The kiss is always the pivotal scene in a movie, a play, or in life, isn’t it? It’s the moment that represents so much more. It’s the ‘happily ever after’, or the ‘start of something new’ that signals to everyone watching or engaged in said kiss, that something important has happened here between these two lovers.
So, the lip smack scene in Romeo and Juliet just cannot be cut. Well, one did. But the other had to stay. Even if it’s awkward for the two students playing the iconic characters in the upcoming DTSS. production this June.
“He’s quirky, and lovestruck; me but not me,” Devon Persson says of playing the famous part.
In the spirit of pushing himself to do bigger parts in his last year of high school, Devon embraced the character. But he says, the kissing scene pushes himself a little further than he has before.
“It’s very awkward. Lots of awkwardness,” sums up Devon.
Leading lady Emily Clark agrees, speculating it is in no small part because she and Devon were childhood friends. She says after the first rehearsal kiss, “everyone started clapping.”
“We’re just going to breathe through it,” states Emily.
So, that’s one scene. To see the rest of the scenes in the three short plays, you need to come to ‘What’s on Netflix DTSS Theatre? So real you’ll think it’s live – An evening of one acts’.
Drama students are busy prepping for the year-end production. There’s ‘Juliet and This Guy Romeo’, a comedy by Don Zolidis; ‘Tracks’, a drama by Peter Tarsi; and ‘Pet Shop’, a classic Monty Python sketch.
“This year, I thought I’d try something new by doing a few one acts rather than just a full length production. Part of my motivation was to try an extracurricular play so that students who are not in the Senior theatre class (either because they’re only in grades 8/9 or the class didn’t fit in their timetable) could still have the experience of putting on a live play. Also, we wanted to try one comedy and one serious drama,” explains DTSS drama teacher Shelley Little.
The Senior theatre class includes 17 students from grades 10-12. The extracurricular group includes 18 students from grades 8-12 and they have been working on the Romeo and Juliet spoof since October, rehearsing Mondays after school and lunches. There are volunteers doing lighting and stage managing. Other students have been doing sound and painting the backdrop.
“There has been a lot of collaboration and coordination required this year and hopefully it will all come together in the next two weeks,” Ms. Little comments.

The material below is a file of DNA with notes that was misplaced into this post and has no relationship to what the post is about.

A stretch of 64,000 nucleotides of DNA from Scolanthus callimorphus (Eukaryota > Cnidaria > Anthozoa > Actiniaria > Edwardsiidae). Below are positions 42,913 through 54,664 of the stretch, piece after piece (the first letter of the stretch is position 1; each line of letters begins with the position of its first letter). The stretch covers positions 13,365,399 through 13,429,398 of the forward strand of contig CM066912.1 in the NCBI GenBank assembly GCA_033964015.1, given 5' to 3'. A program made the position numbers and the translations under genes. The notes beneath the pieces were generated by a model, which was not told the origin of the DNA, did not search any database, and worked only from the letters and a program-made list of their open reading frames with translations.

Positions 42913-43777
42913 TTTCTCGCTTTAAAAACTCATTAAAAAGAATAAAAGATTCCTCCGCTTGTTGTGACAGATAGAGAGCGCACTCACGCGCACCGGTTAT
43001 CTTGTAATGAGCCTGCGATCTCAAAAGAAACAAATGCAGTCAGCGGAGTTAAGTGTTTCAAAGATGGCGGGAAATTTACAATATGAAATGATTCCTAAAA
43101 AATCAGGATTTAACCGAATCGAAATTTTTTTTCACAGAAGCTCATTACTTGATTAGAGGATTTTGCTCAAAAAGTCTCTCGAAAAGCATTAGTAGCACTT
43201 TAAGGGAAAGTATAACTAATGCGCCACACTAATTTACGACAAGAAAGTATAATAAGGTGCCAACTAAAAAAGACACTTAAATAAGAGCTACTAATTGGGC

Grade 8 student Madia Bodry is prepping for her first high school play, performing the part of ‘Meg’ in Romeo and Juliet. She says while she never thought she would like drama, after doing an introductory course she realized she would fit right in.
“It turns out it was really fun, and I like being dramatic,” says Madia.
Grade 9 student Madeleine Sherk plays Lady Capulet in the upcoming production. She finds being in drama is a good way to get comfortable in front of people, and make more friends. She has enjoyed being part of this year’s play, adding that parents might not understand all the social media references in the modern-day version, but the kids who come certainly will.
Emily, grade 11, has been involved in drama productions for years, starting at Edgewater Elementary as a snowman and working her way up to Juliet this year.
“It’s like taking on a new person – a completely new identity, and you can build off it and change it,” reflects Emily.
Grade 12 student Sebastian Grenia just joined the drama scene last year.
“I’m a very shy person; I felt like it would help me get out of being shy,” says Sebastian, confirming it has done the trick.
To memorize his many lines (Sebastian has parts in all three plays), he put some into songs and sings them over and over.
“Memorizing the lines is probably the hardest part,” says Sebastian.
Devon’s memorization trick for his lines as Romeo was to get the rythym of the words down.
“While Romeo and Juliet is a modern spoof, it takes pieces of iambic pentameter from the original Romeo and Juliet, so I have a number of iambic pentameter lines I have to remember,” says Devon. “I initially thought it’d be a challenge, but there’s a rhythm to it. Once you memorize the rhythm, you can memorize the words that go along with it.”
As the stage manager, Treyann Cairns has no lines to learn, but has the enormous task of keeping everyone organized and where they need to be.
“I wasn’t big on acting, but I’m really organized – I can’t stand if something’s out of place,” she reports.
Treyann says it is fun making sure everyone and everything is sorted, and looks forward to the high-pressure play run times.
The students have worked hard on these three plays, and are all hoping to fill the theatre seats.
The shows are Friday, June 8th and Saturday, June 9th at 7 p.m. at DTSS Theatre.
Tickets will be $5 for students and $10 for adults, available at the school, at Blue Dog Café, and usually at the door.